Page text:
The Washington Post laments the decline of the American church:
America’s churches are in trouble, and they are in trouble in communities that arguably need them the most.
One of the tragic tales told by Harvard scholar Robert Putnam in his important new book, “Our Kids: The American Dream in Crisis,” is that America’s churches have grown weakest in some of the communities that need them most: poor and working-class communities across the country. The way he puts it, our nation’s churches, synagogues and mosques give children a sense of meaning, belonging and purpose — in a word, hope — that allows them to steer clear of trouble, from drugs to delinquency, and toward a bright and better future, warmer family relationships and significantly higher odds of attending college.
The tragedy is that even though religious involvement “makes a bigger difference in the lives of poor kids than rich kids,” Putnam writes, involvement is dropping off fastest among children from the least privileged background, as the figure below indicates.
The picture of religion painted by Putnam, a political scientist and the foremost scholar of American civic life, is part of a broader canvass in his book showing that kid-friendly institutions — not just churches, but also strong families and strong schools — are withering, but almost entirely in less-affluent communities. American children from better-educated and more affluent homes enjoy decent access to churches, families and schools, which lifts their odds of realizing the American Dream, even as kids from less-privileged homes are increasingly disconnected from these key institutions, making the American Dream that much more difficult for them to pursue.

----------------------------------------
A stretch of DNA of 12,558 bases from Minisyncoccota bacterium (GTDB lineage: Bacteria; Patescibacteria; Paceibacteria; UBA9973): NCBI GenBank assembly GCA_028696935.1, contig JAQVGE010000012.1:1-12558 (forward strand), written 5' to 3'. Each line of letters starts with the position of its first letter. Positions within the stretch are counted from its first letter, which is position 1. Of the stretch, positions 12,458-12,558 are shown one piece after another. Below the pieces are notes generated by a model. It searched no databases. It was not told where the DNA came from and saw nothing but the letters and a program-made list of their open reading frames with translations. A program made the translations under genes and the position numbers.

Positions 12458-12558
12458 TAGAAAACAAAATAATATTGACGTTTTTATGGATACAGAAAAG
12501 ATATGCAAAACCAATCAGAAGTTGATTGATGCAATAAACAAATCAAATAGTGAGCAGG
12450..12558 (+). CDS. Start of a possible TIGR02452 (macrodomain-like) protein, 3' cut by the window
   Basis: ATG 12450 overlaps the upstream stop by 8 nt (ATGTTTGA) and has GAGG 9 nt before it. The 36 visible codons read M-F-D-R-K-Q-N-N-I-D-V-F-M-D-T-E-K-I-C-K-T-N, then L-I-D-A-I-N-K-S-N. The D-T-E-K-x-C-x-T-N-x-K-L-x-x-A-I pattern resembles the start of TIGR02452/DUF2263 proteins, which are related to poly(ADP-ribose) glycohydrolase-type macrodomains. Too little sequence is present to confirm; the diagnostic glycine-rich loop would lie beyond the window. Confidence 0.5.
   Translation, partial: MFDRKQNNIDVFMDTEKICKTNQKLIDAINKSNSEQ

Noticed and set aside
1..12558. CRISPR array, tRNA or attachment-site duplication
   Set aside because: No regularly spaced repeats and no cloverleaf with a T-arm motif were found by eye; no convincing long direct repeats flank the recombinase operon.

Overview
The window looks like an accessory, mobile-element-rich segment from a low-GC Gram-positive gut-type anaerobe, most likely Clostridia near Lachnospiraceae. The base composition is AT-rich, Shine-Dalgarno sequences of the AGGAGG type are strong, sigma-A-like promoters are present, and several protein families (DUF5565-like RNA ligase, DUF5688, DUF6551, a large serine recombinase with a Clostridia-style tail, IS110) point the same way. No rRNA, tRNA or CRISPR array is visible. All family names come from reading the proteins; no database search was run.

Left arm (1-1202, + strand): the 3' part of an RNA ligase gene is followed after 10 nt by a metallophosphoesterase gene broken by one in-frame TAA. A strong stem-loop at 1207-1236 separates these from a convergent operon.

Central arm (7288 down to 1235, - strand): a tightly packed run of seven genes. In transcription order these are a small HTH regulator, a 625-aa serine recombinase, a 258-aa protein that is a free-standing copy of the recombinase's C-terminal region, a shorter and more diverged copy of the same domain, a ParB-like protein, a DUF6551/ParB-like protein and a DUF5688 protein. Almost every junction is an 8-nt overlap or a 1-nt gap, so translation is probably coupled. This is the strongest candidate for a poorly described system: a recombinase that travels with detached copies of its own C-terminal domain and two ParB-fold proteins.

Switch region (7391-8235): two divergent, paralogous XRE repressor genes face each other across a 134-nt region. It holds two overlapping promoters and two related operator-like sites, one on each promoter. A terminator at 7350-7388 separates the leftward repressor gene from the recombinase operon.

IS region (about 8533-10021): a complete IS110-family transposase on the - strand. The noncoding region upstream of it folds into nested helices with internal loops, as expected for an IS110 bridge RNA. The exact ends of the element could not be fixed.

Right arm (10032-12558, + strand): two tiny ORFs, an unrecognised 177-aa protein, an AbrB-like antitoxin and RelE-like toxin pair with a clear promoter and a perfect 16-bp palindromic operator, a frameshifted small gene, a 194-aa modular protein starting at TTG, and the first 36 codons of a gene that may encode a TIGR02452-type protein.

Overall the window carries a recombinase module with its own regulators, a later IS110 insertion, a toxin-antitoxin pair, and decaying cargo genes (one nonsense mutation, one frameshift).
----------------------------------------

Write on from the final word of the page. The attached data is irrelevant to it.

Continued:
Why is it that the country is witnessing not only a religious decline, but one that is concentrated among its most vulnerable men, women and children? Four factors stand out in understanding the emptying out of the pews in working-class and poor communities across the United States: money, TV, sex and divorce.
These things are all symptoms, not the actual problem. There are many, many strong Christians across the USA and around the world who do not attend organized churches because the organized churches have been invaded by entryists and gutted. The tolerant, welcoming, accomodating, and worldly churches are dying because they lack the only thing a Christian church needs: an unflinching commitment to Jesus Christ and the Bible.
Society cannot destroy the Church, but the Church can destroy itself by making societal approval its priority.